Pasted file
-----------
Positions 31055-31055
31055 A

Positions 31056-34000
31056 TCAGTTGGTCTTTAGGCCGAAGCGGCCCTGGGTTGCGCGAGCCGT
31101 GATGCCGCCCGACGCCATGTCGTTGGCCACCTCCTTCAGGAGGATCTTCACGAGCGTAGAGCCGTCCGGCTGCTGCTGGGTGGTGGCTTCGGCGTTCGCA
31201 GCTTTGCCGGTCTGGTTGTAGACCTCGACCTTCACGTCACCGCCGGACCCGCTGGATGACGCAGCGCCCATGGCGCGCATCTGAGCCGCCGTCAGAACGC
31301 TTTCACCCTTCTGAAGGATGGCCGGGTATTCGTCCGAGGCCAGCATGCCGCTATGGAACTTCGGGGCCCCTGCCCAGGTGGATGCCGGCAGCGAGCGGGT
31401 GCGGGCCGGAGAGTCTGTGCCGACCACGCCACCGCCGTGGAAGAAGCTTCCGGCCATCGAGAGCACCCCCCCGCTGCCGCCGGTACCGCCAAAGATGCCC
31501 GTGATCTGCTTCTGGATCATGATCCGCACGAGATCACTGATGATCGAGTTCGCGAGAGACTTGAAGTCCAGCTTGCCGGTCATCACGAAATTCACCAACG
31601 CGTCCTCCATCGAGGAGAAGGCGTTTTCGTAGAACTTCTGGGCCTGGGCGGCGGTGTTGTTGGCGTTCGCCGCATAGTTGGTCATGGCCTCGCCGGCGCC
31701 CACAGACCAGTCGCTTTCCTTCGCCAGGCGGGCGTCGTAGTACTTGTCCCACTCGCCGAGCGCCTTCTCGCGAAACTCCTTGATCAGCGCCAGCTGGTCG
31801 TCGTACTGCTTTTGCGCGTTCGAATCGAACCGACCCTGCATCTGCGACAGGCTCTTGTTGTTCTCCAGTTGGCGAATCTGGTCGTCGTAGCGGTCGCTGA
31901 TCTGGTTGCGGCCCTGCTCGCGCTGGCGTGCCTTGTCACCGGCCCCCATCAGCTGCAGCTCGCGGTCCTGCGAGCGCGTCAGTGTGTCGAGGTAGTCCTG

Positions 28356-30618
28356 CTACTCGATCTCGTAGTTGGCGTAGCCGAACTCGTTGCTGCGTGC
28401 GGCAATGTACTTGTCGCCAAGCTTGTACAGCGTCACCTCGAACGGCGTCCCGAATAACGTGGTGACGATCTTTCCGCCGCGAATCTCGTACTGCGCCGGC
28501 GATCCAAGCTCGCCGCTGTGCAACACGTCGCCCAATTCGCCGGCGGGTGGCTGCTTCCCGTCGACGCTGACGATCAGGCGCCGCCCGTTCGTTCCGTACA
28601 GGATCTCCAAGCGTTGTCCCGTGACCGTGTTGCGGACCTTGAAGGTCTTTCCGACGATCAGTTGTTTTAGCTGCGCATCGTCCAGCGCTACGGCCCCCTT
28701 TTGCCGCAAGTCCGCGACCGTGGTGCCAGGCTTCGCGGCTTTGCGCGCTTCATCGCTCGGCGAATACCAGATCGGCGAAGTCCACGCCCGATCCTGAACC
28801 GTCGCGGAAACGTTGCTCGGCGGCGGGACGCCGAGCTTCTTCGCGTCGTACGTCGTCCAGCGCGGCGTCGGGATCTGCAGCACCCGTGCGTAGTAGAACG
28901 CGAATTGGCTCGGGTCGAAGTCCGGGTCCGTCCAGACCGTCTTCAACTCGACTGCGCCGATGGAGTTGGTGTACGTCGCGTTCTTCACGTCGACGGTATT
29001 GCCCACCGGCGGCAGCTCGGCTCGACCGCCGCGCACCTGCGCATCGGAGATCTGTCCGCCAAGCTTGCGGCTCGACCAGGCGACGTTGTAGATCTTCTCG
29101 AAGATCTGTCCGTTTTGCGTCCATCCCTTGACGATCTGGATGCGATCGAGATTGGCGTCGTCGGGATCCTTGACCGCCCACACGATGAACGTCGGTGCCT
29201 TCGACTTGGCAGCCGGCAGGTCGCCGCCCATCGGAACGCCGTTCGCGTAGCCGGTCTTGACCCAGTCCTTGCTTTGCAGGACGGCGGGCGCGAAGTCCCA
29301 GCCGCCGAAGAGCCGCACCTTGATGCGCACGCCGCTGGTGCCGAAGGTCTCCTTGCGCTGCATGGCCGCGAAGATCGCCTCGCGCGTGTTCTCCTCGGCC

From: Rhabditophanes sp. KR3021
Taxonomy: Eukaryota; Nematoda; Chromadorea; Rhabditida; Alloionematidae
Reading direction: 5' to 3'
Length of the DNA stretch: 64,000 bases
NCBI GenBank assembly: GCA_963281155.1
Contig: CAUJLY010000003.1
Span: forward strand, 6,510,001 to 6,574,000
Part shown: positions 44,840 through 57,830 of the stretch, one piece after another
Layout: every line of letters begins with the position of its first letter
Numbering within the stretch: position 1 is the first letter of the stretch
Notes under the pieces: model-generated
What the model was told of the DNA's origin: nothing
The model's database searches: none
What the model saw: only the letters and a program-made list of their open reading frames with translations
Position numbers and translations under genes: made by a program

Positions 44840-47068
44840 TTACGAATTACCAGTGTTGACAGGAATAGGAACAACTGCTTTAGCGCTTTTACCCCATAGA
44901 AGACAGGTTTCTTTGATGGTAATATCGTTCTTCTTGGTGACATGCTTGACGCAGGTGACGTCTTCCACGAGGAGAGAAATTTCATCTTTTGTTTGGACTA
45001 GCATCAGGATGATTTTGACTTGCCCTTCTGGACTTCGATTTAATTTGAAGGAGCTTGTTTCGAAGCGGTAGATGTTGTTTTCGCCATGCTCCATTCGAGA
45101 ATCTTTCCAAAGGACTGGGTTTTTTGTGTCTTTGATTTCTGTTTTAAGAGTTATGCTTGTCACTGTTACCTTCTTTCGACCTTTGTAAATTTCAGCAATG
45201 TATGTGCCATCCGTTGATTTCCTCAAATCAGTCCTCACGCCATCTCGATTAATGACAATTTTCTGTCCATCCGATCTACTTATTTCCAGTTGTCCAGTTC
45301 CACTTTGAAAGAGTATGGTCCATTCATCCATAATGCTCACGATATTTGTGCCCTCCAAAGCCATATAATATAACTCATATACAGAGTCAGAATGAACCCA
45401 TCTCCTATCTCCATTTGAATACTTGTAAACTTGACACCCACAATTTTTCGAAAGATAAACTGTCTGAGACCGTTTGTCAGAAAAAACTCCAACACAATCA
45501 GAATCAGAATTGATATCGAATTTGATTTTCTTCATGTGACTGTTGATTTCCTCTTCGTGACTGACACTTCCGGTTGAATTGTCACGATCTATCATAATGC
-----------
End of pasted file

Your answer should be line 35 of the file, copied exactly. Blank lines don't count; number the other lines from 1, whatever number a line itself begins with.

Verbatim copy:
Numbering within the stretch: position 1 is the first letter of the stretch